African Buffalo Original Artwork

$ 3,375.00

Currency conversion from USD to:

42,186.49 ZAR / 2,496.49 GBP / 2,857.28 EUR

Medium: Oil and Gold leaf on Canvas

Size: 90 by 120 cm

Year: 2012


Only 1 left in stock


African Buffalo from Marc Alexander’s “In The Balance” series. 

The African buffalo or Cape buffalo, is a large African bovine. Not closely linked to the slightly larger wild Asian water buffalo, and its lineage remains unclear. The Cape buffalo found in South and East Africa is the largest of the standard genus. The adult buffalo’s horns is its main feature. With fused bases forming a nonstop bone shield referred to as a “boss”. Widely seen as a very fierce creature, as it gores and kills over 200 people every year. Other than humans, this buffalo has few predators and because of their size, they are able to defend themselves. The buffalo are the lions’ main prey and as a member of the “big five” game family, this makes the African buffalo a sought-after trophy in hunting. Small birds called Oxpeckers eat ticks, small insects, botfly larvae, and other pests always found on the Buffalo.

Artist prints

Many of Marc’s artworks are offered as fine artist / giclee prints. Deftly photographed and printed on large format inkjet printers. These prints have a limited edition of 500 and are numbered bottom left and signed bottom right. The paper used is 320g Hahnemuhle museum class water-colour paper or Van Gogh cotton canvas. The process employs HP Vivera archival inks, which boast a 100+ year fade-proof promise.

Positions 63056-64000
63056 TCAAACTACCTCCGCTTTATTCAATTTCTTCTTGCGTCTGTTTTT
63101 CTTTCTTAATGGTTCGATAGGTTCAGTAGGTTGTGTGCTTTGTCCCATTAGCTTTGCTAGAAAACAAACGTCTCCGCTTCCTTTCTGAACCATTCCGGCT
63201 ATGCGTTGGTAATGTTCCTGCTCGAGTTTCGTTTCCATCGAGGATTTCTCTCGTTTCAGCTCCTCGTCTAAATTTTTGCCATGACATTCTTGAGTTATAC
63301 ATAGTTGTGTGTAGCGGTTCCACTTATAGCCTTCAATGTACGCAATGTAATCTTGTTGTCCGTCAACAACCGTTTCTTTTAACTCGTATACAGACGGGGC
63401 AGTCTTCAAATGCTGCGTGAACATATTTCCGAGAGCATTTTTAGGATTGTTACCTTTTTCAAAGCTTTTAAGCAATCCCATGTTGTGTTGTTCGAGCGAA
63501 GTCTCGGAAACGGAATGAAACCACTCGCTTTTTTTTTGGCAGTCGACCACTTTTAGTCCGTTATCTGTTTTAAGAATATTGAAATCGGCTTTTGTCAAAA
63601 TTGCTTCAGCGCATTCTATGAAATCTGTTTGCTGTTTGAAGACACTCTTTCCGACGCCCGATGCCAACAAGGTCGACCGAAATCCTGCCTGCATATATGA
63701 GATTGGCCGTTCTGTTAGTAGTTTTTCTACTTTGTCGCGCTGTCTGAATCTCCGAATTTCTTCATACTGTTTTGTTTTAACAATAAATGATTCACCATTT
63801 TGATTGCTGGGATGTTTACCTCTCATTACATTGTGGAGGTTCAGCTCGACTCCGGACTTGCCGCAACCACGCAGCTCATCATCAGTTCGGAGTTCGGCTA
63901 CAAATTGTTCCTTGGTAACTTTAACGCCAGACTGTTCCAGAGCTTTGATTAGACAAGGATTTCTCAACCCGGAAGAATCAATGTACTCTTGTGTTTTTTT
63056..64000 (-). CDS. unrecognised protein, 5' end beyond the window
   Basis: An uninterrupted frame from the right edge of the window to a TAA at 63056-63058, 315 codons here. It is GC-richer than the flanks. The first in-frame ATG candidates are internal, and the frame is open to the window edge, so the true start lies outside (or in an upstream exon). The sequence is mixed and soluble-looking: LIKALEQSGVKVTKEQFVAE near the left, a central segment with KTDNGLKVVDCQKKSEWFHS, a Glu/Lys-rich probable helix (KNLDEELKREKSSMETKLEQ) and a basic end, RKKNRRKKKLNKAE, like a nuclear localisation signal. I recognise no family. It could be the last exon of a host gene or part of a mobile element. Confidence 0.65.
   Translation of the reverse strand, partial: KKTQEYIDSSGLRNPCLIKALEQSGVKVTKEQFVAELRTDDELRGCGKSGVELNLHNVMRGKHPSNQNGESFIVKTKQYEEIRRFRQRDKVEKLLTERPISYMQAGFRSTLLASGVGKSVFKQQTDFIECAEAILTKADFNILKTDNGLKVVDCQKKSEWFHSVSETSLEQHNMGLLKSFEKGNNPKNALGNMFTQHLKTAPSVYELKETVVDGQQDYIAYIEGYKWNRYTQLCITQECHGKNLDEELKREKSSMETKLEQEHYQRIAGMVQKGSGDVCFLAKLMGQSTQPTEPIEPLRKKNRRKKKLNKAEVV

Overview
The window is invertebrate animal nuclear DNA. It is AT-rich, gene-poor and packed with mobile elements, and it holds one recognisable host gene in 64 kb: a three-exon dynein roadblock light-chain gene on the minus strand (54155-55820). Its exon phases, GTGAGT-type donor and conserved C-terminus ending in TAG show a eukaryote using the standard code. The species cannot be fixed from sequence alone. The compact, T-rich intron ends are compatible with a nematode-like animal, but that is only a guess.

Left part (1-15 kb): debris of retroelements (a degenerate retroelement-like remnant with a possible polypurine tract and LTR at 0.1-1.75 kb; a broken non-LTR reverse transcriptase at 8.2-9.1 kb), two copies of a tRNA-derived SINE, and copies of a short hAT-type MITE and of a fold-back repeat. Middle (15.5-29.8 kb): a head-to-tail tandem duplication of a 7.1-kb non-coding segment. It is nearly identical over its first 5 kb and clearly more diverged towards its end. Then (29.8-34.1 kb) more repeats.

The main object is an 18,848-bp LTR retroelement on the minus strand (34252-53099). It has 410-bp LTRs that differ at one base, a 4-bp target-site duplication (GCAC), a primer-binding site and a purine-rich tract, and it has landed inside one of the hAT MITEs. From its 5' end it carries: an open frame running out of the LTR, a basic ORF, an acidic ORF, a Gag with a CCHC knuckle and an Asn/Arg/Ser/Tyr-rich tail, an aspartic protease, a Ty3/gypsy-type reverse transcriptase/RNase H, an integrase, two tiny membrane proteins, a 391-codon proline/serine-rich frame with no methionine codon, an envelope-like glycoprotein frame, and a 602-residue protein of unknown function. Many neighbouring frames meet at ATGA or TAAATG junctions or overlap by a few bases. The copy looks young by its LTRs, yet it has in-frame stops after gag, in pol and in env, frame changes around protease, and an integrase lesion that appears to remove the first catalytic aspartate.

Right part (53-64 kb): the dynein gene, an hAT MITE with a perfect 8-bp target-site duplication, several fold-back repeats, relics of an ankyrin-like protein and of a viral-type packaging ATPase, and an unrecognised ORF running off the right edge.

These prints are also available in varying sizes. Each paper print is plastic wrapped and supported with an acid-free foamcore backing board. The prints on canvas can be provided stretched or rolled in a core for easy shipping. A high class scratch resistant matt art-sealant is used to treat each canvas print.  A fixed board which gives the stretcher firmness, prevents warping and ensures the artwork hangs flush against the wall is fixed directly behind the stretched canvas print. Further warping in larger stretchers is prevented by the addition of cross braces.